Lessons from the Mountainside 11

Before the people got carried away with Jesus’s words that day on the mountainside, he wanted to make sure that they didn’t misunderstand something—God’s people still had rules to live by, and they were even more strict than those the Pharisees and religious leaders imposed. Listen to what he said:

Don’t think that I came to abolish the Law or the Prophets. I did not come to abolish but to fulfill. For truly I tell you, until heaven and earth pass away, not the smallest letter or one stroke of a letter will pass away from the law until all things are accomplished. Therefore, whoever breaks one of the least of these commands and teaches others to do the same will be called least in the kingdom of heaven. But whoever does and teaches these commands will be called great in the kingdom of heaven. For I tell you, unless your righteousness surpasses that of the scribes and Pharisees, you will never get into the kingdom of heaven.

Matthew 5:17-20 CSB

Just in case you thought following Jesus meant getting out of lawful living, think again.

The laws God set in place with Moses were still the law of the land for those who followed the Son of God. Jesus was very clear that he was not here to abolish the Law or even the Prophets. God’s Word, the Old Testament, still held and had value and meaning for God’s people. We don’t ignore the Old Testament in following Christ because it’s all about Jesus. We just didn’t see it before, without the Holy Spirit.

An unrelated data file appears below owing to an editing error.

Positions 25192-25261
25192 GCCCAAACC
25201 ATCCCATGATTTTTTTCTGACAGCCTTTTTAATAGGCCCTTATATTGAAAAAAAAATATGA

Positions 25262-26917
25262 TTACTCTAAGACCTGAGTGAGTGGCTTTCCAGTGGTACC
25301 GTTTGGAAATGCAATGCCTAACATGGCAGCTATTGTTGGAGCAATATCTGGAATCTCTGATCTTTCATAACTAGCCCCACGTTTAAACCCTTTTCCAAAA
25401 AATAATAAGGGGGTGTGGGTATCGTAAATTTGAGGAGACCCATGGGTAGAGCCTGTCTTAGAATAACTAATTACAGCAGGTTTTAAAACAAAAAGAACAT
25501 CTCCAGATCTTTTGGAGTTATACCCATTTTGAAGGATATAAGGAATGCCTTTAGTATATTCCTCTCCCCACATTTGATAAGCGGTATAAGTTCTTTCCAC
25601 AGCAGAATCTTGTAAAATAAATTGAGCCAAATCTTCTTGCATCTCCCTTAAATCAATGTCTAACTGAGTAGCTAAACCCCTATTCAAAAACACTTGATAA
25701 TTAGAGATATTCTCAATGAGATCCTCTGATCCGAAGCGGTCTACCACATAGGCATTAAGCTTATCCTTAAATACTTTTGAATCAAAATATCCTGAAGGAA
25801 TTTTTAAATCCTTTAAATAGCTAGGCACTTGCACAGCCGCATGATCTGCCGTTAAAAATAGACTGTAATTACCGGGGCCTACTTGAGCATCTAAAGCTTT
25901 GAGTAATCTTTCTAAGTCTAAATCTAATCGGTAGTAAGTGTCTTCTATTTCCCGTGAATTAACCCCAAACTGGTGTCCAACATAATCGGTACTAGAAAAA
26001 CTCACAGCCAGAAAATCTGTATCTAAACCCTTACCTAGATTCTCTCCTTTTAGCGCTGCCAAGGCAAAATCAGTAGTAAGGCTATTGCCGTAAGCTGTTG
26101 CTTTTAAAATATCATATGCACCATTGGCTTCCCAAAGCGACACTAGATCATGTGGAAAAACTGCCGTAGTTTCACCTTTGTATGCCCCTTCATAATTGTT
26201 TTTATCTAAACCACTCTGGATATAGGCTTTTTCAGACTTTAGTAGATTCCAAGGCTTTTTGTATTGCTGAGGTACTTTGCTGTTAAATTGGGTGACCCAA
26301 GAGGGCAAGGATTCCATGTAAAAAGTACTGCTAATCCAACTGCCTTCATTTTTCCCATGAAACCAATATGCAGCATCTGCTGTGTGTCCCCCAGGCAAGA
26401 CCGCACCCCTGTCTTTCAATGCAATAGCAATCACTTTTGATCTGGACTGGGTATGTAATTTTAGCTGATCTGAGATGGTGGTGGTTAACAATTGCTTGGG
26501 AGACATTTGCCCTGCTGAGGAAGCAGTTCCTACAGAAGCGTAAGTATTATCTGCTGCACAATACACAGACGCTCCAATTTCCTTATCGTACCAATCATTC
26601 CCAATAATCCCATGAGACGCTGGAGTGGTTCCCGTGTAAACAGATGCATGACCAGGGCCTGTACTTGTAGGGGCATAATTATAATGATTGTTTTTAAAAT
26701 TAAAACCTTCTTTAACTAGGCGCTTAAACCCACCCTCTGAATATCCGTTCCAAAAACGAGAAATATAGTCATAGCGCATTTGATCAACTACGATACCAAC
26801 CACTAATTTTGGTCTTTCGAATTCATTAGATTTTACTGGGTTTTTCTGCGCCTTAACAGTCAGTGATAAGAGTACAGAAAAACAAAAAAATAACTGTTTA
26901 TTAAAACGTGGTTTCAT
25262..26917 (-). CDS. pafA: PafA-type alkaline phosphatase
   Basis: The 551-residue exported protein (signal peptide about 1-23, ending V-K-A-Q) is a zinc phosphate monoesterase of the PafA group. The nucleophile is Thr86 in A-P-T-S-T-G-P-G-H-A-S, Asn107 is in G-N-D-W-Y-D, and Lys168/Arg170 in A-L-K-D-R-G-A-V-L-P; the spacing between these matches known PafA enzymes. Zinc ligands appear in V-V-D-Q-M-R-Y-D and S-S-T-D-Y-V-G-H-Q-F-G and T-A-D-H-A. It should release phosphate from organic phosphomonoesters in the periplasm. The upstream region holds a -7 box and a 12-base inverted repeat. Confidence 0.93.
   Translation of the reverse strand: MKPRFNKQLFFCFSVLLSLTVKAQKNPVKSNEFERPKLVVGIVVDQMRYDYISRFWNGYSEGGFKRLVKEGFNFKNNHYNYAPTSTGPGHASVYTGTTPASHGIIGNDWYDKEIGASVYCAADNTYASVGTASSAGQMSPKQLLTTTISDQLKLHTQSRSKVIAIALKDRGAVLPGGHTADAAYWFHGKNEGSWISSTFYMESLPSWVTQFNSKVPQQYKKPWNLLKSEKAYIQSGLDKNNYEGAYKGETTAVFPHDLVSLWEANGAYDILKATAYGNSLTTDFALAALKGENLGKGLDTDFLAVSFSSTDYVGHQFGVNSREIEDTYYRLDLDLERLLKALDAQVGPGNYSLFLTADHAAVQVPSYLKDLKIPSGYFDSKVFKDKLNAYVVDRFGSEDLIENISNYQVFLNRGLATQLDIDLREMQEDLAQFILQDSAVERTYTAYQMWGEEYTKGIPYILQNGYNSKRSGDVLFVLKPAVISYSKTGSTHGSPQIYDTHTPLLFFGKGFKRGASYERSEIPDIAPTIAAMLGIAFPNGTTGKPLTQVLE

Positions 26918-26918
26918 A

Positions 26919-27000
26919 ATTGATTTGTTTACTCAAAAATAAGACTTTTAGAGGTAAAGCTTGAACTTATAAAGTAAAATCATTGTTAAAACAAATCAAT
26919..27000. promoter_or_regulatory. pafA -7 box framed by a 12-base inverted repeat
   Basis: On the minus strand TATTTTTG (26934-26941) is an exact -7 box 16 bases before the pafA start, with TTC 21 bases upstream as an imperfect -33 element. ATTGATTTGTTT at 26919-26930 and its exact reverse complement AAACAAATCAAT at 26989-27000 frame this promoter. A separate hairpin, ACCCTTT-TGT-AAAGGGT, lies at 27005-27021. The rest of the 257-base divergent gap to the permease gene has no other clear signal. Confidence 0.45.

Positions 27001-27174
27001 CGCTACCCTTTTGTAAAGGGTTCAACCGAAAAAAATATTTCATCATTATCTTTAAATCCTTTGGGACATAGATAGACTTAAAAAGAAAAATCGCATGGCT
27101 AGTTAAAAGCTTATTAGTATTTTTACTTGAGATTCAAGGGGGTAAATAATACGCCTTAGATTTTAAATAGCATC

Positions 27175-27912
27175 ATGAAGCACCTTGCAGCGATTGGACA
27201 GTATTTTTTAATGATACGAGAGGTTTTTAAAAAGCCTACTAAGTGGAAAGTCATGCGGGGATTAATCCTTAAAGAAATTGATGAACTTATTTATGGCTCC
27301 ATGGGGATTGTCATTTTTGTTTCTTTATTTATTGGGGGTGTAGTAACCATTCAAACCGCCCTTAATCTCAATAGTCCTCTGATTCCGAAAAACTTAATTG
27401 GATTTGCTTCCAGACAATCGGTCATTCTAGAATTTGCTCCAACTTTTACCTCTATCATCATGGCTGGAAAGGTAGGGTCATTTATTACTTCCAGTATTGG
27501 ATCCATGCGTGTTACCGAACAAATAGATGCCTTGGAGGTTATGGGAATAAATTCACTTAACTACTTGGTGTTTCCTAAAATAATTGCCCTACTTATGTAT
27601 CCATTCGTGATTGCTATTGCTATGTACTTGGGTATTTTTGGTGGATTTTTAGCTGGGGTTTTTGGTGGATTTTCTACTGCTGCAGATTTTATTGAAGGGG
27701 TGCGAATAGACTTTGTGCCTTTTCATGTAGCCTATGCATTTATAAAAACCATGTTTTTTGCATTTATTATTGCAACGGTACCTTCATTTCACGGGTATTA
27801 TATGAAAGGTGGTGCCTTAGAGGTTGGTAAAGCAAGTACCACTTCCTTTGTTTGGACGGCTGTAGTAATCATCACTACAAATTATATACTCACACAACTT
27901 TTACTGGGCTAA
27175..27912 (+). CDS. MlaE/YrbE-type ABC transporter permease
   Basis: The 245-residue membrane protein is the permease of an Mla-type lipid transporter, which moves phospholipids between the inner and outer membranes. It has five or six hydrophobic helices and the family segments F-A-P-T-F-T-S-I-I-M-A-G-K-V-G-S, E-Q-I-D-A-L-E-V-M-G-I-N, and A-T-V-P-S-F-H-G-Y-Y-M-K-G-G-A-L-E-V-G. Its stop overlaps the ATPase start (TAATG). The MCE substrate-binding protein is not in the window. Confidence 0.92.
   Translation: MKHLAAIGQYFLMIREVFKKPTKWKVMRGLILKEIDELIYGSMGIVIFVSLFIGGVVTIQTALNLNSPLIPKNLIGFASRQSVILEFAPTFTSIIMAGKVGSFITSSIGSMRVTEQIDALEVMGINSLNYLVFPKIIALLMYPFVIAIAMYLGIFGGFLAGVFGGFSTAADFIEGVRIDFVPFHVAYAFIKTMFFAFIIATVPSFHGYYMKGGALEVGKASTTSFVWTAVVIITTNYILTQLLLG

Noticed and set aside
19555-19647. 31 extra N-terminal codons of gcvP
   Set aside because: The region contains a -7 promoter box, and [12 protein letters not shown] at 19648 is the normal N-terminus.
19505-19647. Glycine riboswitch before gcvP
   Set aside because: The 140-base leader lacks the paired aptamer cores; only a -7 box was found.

Jesus is letting them and us know that his coming, everything he did and said during his time on earth was to fulfill what the Law and Prophets had proclaimed, and he’s still got some to fulfill with his return and reign and judgment. Don’t throw away that Bible yet!

In the coming verses, Jesus is going to be giving some practical examples of what he’s talking about. This is how he will show us what it means to keep the commands of God under Christ. Our status in the kingdom of heaven rests in how we keep or not keep, teach or not teach the commands of God. Notice that he didn’t say that you’d lose your salvation by failing to perfectly keep a certain law, but he did say it would affect how others and God views us.

What does affect our entrance into the kingdom will be our righteousness.

And it must be better than that of the scribes and Pharisees. I’m sure that sent shivers down the spines of many on that mountainside, for who could be as good as a Pharisee? They were reminded constantly by this high-minded religious group how low they really were. Remember, Jesus would later use the Pharisees as an example of how they showed off their righteousness, when he told the story of the Pharisee who prayed: “God, I thank you that I’m not like other men.” He would also call them white-washed tombs. Pretty strong words for the same people he was calling us to be more righteous than.

I think, because he was reflecting on an Old Testament prophet’s words:

Look, his ego is inflated; he is without integrity. But the righteous one will live by his faith.

Habakkuk 2:4

Our righteous living must be grounded in faith.

Everybody does good from time to time, but good deeds without faith is worthless (read James on that); that’s why faith precedes good deeds for the one who follows Christ. When we trust in him, he covers us with his righteousness, which then motivates us to do good, running right past those scribes and Pharisees in true righteous living.

There’s so much more to come on how Jesus fleshes this concept out to those listening on the mountainside, so take time today to make sure you’ve got the basic idea set in your mind:

Faith in Christ = Works of Righteousness

Know Christ and live by your faith in him. In this, you will be known as great in the kingdom of heaven, by his…

Grace and Peace

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